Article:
According to LaRhea Pepper, managing director of the Textile Exchange, a global non-profit that promotes sustainability throughout the supply chain, she is not aware of any unauthorized blending in the cotton industry, though she notes “improvements in length and quality” of lower grade upland cotton have made it a viable substitute for high-quality Egyptian and pima cotton in a blend.
But, she pointed out, “blending of cotton could represent an issue of mislabeling and/or misinformation if not disclosed to consumers.”
Shoafstall of Soul Flower agrees. “It takes a long time to nurture relationships, and I feel we would know if something wasn’t right. The people we work with are as committed to the sustainable movement as we are — to contaminate the product by not using organic would be the ultimate sin within our community.”
That sin could be lurking in any of numerous steps along the supply path where higher-value cotton is swapped out or blended with lower quality cotton — be it at the gin, the baling facility that readies product for export, the overseas spinner, weaver, or sewer that make it into yarn, fabric, and finished products.
Anywhere someone is blending in that process, they’re pocketing the difference between the premium and inferior materials.
Himatsingka’s new branded, DNA-tracked PimaCott cotton is sprayed with the molecular marker after leaving the gin — which separates seeds and impurities — and is validated at three points along its processing: After being baled for overseas shipment, after it’s spun into yarn, and right before it’s shipped back to the U.S. in its finished form.
New Science, New Possibilities
The reason this is now such a big deal — Himatsingka recently inked a multi-year, multi-million-dollar investment with ADNAS to enforce heretofore ethereal quality standards — is in part because of the nature of cotton.
By the time cotton is mature and ready for picking and processing, its DNA has largely begun to die. Up to now, that meant it could not be replicated or tested to verify on a molecular level it was a specific type of cotton.
When the company found a way to dig deeper and developed a test to identify longer-lasting chloroplast DNA; it quickly pointed to the rampancy of blending.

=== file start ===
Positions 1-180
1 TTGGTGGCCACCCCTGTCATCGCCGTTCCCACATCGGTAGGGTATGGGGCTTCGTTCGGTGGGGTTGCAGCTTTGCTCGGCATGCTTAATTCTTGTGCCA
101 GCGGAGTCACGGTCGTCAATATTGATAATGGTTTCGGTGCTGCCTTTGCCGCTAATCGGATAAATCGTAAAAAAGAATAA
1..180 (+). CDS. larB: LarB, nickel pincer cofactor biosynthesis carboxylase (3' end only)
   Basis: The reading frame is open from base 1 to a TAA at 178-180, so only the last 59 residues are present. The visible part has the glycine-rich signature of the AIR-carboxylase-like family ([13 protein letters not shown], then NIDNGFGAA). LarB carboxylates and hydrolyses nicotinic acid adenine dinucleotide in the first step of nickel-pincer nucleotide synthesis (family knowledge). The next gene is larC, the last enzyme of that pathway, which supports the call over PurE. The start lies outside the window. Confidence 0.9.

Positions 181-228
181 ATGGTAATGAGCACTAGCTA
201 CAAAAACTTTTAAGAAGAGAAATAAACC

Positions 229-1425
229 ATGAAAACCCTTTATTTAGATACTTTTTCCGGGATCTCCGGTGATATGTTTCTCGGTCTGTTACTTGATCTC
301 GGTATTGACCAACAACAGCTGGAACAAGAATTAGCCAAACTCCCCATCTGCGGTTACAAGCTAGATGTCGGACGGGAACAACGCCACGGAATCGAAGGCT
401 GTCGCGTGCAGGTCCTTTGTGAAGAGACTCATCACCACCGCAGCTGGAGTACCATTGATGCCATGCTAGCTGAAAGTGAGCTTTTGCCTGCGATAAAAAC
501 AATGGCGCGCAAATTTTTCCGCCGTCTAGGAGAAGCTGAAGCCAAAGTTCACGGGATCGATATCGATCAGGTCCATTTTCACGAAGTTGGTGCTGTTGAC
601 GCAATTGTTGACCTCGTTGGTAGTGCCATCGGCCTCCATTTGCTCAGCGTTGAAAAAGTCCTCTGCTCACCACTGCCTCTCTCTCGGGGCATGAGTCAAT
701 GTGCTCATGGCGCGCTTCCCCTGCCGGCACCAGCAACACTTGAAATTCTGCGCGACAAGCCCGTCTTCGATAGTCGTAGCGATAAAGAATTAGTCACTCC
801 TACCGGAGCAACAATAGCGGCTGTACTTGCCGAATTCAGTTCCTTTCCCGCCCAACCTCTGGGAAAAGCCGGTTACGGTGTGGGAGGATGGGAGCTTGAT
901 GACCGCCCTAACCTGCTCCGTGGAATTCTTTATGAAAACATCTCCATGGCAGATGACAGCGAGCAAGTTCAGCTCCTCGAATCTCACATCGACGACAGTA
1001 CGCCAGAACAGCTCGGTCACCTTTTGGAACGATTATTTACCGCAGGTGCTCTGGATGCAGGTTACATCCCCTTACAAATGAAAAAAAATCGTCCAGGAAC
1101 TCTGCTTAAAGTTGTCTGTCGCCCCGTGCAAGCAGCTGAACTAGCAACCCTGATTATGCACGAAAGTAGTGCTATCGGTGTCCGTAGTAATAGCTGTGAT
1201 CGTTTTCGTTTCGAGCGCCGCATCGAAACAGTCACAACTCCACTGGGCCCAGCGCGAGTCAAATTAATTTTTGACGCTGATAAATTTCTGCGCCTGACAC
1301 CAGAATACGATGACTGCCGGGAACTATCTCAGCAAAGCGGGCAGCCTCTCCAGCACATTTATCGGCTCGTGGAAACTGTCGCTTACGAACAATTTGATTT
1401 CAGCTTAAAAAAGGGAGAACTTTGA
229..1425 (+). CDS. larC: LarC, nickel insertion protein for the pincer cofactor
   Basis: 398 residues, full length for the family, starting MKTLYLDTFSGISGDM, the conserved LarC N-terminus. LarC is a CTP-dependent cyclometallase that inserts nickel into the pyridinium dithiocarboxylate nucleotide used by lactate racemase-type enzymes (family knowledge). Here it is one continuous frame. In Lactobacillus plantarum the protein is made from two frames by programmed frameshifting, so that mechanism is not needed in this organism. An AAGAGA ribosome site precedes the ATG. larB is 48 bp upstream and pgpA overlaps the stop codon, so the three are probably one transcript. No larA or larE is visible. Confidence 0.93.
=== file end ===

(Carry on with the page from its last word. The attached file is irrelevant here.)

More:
After publishing the problem, ADNAS then created demand for a solution, which it handily filled by developing a DNA marker that can imprint on the material. This allowed companies like Himatsingka to begin tracking its cotton from farm all the way to finished product.
A New Standard For All?
In 2014, Himatsingka became the first fully linked supply chain to tag and track with the ADNAS technology, sending five million pounds of cotton through the stringent testing protocols.
That trend is bound to get attention from other players in the apparel and textiles industry — especially those that make claims of sustainably sourced and/or premium-grade materials and fabrics.
But will they adopt DNA traceability? Do they already suspect illicit blending that could derail claims of sustainability or premium-quality?
According to Ferrigno, not any time soon. “DNA testing is an emerging area but still in its infancy. [It] is still too new a technology to be really useful.” As he sees it, such testing would prove too costly for most producers, suppliers, and customers, and the volumes of information necessary to catalog and trace the textile would be enormous.
Perhaps with time, the technology will prove easier to implement. “In the next five to 10 years, you will see the far-sighted brands in the outdoor industry really start to embrace this,” Greenstein said.
The farm-to-table movement has inspired consumers to learn more about where their products come from and demand both higher quality and more ecologically sound processes from manufacturers. Now, more than ever, people are reading labels and scrutinizing the goods they buy.
“We’re learning that more and more layers of the supply chain onion need to be peeled back,” Greenstein said. “This will be a big concern for the outdoor industry, some of whom are already asking about this technology. Some will be motivated by the carrot — being proactive to prove customers are buying what they’re advertising.”
“Others,” he said, “will be motivated by the stick. They will be forced to react to learning they are not selling what they are advertising.”